Imaging-guided focused ultrasound-induced thermal and sonodynamic effects of nanosonosensitizers for synergistic enhancement of glioblastoma therapy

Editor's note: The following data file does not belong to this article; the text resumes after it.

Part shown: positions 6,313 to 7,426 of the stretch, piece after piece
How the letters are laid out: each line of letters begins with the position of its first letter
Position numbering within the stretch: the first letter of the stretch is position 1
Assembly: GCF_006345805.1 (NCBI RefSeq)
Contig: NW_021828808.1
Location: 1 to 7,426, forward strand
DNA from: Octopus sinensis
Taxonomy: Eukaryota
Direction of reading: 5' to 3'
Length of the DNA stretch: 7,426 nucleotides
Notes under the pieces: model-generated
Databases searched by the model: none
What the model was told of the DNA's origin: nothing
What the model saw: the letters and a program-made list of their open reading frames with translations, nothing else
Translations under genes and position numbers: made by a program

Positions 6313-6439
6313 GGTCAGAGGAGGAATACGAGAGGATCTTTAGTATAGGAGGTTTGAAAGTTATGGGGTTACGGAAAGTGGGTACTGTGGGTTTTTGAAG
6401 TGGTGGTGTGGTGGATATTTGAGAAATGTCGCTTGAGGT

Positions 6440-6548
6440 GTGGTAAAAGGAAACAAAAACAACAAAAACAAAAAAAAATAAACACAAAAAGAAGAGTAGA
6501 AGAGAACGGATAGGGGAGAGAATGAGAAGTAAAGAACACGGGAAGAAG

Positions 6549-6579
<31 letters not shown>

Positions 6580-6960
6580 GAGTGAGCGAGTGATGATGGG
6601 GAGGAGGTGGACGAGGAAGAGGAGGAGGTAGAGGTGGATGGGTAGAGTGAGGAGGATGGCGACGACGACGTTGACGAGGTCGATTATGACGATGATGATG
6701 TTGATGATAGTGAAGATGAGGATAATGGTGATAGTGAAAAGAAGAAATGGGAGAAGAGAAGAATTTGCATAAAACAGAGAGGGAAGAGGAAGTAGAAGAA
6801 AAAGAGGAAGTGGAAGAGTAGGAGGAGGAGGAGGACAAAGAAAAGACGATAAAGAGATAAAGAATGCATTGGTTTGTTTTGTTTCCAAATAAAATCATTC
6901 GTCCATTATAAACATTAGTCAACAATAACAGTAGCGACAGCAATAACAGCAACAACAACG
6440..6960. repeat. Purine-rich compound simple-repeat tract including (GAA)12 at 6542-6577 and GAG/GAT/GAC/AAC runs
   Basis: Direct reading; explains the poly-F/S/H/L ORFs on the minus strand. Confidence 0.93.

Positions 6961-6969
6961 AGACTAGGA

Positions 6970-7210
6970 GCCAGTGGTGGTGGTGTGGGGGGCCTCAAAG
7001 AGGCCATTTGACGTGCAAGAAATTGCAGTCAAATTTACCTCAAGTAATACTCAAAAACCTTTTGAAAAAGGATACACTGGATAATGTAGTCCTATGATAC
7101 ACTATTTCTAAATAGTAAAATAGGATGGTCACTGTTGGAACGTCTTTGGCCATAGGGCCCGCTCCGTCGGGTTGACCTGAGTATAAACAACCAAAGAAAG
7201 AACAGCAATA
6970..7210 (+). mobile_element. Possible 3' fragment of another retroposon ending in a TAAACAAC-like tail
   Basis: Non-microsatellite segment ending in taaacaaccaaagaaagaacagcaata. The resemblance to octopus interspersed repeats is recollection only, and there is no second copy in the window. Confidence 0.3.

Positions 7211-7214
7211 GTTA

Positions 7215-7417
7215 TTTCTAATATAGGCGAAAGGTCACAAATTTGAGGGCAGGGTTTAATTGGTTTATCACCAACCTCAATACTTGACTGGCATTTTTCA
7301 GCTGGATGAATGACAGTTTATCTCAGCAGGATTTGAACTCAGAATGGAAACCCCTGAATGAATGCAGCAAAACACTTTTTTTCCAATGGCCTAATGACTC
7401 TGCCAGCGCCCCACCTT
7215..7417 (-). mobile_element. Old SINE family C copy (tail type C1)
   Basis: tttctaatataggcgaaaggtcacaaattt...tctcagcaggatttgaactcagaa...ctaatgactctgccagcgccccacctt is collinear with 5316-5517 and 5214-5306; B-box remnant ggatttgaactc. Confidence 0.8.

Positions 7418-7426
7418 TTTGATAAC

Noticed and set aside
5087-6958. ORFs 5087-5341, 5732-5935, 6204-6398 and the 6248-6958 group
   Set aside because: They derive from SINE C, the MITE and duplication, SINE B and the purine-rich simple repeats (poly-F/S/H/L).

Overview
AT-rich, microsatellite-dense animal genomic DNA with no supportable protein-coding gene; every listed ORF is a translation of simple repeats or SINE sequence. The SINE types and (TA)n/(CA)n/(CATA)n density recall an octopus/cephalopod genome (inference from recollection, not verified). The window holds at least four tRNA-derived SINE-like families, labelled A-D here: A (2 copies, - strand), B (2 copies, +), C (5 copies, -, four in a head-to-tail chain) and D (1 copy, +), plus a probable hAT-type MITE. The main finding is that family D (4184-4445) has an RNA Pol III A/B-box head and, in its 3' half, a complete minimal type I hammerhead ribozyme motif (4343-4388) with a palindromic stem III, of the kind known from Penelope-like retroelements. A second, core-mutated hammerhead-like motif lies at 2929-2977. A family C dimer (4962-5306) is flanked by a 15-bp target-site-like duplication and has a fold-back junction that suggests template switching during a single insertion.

Glioblastoma (GBM) is a deadly brain tumor with poor prognosis and high mortality in patients. Given the low efficacy and serious side effects of current GBM therapy compared to those of conventional surgery, chemotherapy and radiation therapy, the development of a novel method for GBM management is highly urgent. Sonodynamic therapy (SDT) has gained considerable attention in GBM therapy due to the advantages of deep tissue penetration and high biosafety. However, the low reactive oxygen species (ROS) generation efficacy of SDT has generally limited further applications and clinical translation. In this work, we report the simultaneous application of focused ultrasound-induced moderate thermal treatment (42℃) and SDT for synergistic enhancement against GBM. Manganese ion (Mn2+)-chelated human serum albumin (HSA)-chlorin e6 (Ce6) nanoassemblies (HCM NAs) as targeting nanosonosensitizers were prepared using an assembly strategy. Our studies indicated that the HCM NAs had excellent T1-weighted contrast performance (12.2 mM-1s-1) compared to that of clinically used Magnevist (4.3 mM-1S-1) and achieved highly selective in vitro cell recognition and in vivo tumor-targeting magnetic resonance (MR) and fluorescence (FL) imaging with a signal-to-background ratio of 13.5 at 24 h postinjection. Upon imaging-guided focused ultrasound irradiation, the temperature and reactive oxygen species (ROS) content of the tumor region increased simultaneously over time, achieving synergistic effects. The brain tumors were completely suppressed in subcutaneous mouse models of glioma, and the antitumor effect was greatly improved in orthotopic mouse models of glioma. These results suggest that imaging-guided focused ultrasound-induced moderate thermal (42℃) and SDT with tumor-targeting nanosonosensitizers is a promising platform for the synergistic enhancement against GMB, holds great potential in clinical settings.